by Brian Hioe
Photo Credit: KCS/WikiCommons/CC
THE TSAI ADMINISTRATION’S refugee policies toward Chinese asylum seekers are in the spotlight again after a Chinese student requested political asylum in Taiwan after making public criticisms of Chinese president Xi Jinping on a livestream and social media. The student in question, Li Jiabao (李家寶), is currently a student at the Chia Nan University of Pharmacy and Science in Tainan.
Indeed, the consequences for Li could be severe. In March, a Chinese YouTuber who is currently a student in the US surnamed Liu discovered that his mother had been detained by Chinese security forces after he made statements on his YouTube channel expressing support for Taiwan. Previously in October 2018, Chinese Weibo and Twitter commentator Tang Yantao was “disappeared” after criticizing the Chinese government for “poaching” Taiwan’s few remaining diplomatic allies.
Screenshot of Li Jia-bao’s Twitter account. Photo credit: Li Jia-Bao/Twitter
At the same time, Taiwan has demonstrated a conflicted approach to Chinese refugees seeking asylum in Taiwan. Two Chinese asylum seekers, Yan Bojun and Liu Xinglian, spent over 125 days in Taoyuan International Airport this year after attempting to seek asylum in Taiwan. The two men previously left Thailand, where they had originally fled because they feared eventually being handed over to China by the Thai government. The two were eventually allowed into Taiwan on the auspices of professional exchanges, but may eventually be forced back to China if they are unable to find a third country willing to accept their application for asylum.
Chinese dissident Huang Yan was allowed into Taiwan in mid-2018 under the auspices of medical treatment, but Taiwanese authorities also emphasized that this was not permanent asylum. Taiwanese officials have usually claimed that Taiwan’s conflicted policy regarding refugees is because of Taiwan’s lack of any formal asylum laws, given that Taiwan is not formally recognized as a nation-state by most nations in the world. For similar reasons, extradition laws regarding Taiwan are also an unresolved legal issue.
It may also be that the Taiwanese government fears incidents of the Chinese government retaliating against the Taiwanese government for accepting Chinese asylum seekers by arbitrarily detaining and arresting Taiwanese citizens in China, such as with Taiwanese human rights advocate Lee Ming-che. At the same time, it is to be questioned if such fears are overstated when it is frequently debated as to whether China will begin to increase pressure on Taiwan by beginning to treat all Taiwanese as though they were all Chinese citizens, as China has suggested before.
But, in general, the approach of Taiwanese authorities to incidences of Chinese dissidents seeking asylum in Taiwan evidences that it usually tends to be ad hoc in nature. Whether Chinese dissidents are granted entrance to Taiwan or not usually depends on whether there is any pressure from domestic or international media or whether such dissidents have extensive preexisting ties with Taiwan or not. There does not appear to be any standard operating procedure for handling Chinese asylum seekers at present from the Taiwanese government.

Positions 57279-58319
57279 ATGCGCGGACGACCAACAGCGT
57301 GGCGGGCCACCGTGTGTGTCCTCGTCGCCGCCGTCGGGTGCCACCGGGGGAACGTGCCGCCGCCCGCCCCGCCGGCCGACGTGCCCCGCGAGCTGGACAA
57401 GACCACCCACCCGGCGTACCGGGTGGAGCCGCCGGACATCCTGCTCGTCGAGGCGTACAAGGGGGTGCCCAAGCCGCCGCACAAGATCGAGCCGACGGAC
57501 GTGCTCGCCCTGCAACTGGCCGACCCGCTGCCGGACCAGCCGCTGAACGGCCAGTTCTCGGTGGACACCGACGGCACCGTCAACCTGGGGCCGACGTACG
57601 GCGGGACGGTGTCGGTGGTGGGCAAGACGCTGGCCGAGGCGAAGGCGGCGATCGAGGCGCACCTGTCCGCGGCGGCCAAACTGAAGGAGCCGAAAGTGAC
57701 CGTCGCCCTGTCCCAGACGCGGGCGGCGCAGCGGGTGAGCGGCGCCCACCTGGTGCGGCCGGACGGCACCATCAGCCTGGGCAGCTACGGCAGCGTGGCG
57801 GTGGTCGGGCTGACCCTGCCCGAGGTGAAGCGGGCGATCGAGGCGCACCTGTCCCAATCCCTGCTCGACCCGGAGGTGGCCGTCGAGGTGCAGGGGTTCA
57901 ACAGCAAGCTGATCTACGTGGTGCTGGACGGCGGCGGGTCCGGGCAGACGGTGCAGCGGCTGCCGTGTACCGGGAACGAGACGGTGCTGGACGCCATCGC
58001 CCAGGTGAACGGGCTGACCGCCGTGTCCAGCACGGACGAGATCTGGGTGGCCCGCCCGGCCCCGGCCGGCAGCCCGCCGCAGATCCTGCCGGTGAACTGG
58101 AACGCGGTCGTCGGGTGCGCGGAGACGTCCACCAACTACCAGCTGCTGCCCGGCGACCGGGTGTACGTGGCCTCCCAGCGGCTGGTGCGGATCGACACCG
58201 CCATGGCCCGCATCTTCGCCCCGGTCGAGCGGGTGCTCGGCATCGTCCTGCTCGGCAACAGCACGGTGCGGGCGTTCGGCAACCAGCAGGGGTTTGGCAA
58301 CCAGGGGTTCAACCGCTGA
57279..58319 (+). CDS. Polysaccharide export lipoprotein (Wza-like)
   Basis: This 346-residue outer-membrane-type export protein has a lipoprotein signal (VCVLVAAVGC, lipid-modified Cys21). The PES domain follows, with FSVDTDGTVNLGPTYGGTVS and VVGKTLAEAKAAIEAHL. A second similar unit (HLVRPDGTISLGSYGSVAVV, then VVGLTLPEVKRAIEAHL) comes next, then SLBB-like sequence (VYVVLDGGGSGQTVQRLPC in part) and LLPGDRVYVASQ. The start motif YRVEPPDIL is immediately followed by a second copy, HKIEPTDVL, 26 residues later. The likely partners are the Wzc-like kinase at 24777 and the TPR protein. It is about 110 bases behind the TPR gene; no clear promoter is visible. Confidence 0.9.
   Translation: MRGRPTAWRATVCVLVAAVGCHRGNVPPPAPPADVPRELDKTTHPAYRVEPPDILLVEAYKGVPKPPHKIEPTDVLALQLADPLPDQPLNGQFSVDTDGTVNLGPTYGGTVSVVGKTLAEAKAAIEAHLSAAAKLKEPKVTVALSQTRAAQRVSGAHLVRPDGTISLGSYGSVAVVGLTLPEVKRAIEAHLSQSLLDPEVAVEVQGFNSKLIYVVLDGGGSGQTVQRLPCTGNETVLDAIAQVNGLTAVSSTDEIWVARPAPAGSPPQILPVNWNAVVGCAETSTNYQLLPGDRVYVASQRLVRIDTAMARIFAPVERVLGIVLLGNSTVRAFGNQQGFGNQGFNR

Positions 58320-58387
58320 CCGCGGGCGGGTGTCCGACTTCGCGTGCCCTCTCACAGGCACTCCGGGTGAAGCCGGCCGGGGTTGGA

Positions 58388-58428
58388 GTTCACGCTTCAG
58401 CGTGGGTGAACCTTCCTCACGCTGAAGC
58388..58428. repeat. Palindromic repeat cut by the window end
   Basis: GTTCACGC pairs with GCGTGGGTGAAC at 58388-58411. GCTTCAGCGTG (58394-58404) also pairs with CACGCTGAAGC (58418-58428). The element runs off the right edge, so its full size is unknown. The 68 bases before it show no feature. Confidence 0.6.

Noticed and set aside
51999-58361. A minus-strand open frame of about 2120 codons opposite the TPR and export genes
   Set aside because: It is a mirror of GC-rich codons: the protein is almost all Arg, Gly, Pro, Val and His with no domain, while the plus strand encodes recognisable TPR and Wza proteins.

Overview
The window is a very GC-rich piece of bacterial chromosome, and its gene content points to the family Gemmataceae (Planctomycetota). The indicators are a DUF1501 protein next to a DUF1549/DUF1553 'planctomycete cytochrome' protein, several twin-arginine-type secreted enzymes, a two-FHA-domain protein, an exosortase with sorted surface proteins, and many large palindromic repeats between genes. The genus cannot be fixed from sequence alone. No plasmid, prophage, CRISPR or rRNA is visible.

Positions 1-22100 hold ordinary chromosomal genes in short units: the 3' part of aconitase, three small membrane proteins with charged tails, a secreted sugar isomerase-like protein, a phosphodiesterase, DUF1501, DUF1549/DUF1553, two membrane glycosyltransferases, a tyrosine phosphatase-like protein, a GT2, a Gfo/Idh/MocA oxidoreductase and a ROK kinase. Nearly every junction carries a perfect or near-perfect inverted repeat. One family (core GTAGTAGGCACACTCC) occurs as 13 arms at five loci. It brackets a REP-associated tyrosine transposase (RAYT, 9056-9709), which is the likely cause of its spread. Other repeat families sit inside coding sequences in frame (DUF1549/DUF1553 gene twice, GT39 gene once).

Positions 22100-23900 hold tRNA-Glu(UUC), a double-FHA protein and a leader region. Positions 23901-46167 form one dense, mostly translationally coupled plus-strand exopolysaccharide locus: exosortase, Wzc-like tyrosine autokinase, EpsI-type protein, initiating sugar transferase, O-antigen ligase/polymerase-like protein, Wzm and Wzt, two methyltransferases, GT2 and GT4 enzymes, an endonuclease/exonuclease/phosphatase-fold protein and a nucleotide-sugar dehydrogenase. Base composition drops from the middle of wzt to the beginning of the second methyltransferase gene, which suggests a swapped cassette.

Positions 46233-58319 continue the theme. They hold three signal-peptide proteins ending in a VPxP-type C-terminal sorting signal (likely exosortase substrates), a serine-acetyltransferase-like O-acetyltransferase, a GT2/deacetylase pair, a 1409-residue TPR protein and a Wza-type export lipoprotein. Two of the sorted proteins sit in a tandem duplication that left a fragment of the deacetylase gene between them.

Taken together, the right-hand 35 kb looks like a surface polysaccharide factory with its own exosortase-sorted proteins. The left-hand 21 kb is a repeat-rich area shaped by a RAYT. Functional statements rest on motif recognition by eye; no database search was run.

Given that Li’s video criticizing Xi Jinping—which was released to coincide with the one year anniversary of Xi removing the term limit on the number of terms a Chinese president can serve—went viral in Taiwan, individuals such as Freddy Lim from the New Power Party and DPP legislator Yu Mei-nu have suggested passing legislation to address Chinese asylum seekers after Li’s request for asylum.
While isolated and occasional cases of Chinese nationals seeking asylum might not prompt the passage of legislation to address the issue of Chinese asylum seekers, one notes that it is possible that Li seeking asylum in Taiwan will lead to a number of similar cases of Chinese students studying in Taiwan seeking political asylum.
Though not widely discussed, the phenomenon of Chinese students participating in youth-oriented, progressive Taiwanese social movements, including the Sunflower Movement, is in fact large enough and concerning enough to China that it is presently being studied by Chinese academics at Xiamen University as part of a research project. The most famous such Chinese student may be Cai Bo-yi, who ran for president of the student council of Tamkang University and was present for the 2014 Sunflower Movement. Apart from writing more than one book about her experiences in Taiwan, Cai was also one of the subjects of the documentary Our Youth in Taiwan, which won the Golden Horse Award for best documentary last year.
As such, it is possible that the Li case will set an important going forward regarding Chinese asylum seekers in Taiwan, or with regards to Chinese students in Taiwan supportive of Taiwanese political causes. It is to be seen whether this will happen.